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Too much time is spent in the car park looking at the conditions and making decisions on which gear to go on, chatting about tides and blah blah blah. Save the chat for after the session! Get to the beach, make the decision for yourself (not what others say), rig up and get on the water. It’s not like we get six hours of wind every day, so make the most of it when it comes. Windsurf first, chat later.


This really is not cool at all. If kiters want to make themselves look uncool (read complete idiots), then let them, but it's not something we should be doing.

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Actually speedos should never be worn, full stop. And a seat harness with boardies is really uncomfortable, too. Generally, if you are wearing a seat harness, for comfort and aesthetics, wear a wetsuit.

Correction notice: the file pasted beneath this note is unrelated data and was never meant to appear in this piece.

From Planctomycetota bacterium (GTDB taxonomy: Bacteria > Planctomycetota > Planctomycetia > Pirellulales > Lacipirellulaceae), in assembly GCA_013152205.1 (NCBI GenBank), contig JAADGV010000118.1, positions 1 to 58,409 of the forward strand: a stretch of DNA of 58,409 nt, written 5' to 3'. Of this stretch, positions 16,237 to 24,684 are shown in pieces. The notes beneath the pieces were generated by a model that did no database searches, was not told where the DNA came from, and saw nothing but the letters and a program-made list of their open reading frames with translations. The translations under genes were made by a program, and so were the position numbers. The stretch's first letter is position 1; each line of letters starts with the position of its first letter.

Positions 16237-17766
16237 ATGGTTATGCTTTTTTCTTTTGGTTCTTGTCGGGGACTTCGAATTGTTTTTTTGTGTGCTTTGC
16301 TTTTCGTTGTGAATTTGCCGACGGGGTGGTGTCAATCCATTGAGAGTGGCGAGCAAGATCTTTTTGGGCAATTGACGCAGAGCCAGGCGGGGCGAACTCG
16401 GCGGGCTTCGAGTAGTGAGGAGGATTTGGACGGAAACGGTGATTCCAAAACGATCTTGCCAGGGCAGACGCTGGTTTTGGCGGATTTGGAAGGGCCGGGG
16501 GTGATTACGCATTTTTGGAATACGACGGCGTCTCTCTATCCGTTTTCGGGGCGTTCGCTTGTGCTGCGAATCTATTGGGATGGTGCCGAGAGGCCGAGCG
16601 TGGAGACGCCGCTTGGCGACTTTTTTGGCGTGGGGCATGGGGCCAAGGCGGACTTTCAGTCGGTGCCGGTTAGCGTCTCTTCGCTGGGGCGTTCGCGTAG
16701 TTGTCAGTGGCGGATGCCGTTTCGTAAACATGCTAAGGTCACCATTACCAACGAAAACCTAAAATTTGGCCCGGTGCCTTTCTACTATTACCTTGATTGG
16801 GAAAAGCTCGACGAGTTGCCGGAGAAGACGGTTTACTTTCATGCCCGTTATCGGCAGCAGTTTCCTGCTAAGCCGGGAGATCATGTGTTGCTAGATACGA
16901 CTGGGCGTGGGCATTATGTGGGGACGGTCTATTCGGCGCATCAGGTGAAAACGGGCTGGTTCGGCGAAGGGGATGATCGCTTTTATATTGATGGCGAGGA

This is how you should be gybing...

The most common of all gybing mistakes, it’s the opposite of what you are supposed to do! By standing up, leaning back and sheeting out you are not using enough of the rail to drive you round the turn. Instead you are trying to use the back third of the rail, which is not designed for turning. As you move up towards the front of the board, the rail becomes more curved, this curved or more rounded shape allows the water to stick to it, which pulls the board around the turn. So from now on: get low, bend the knees and sheet in!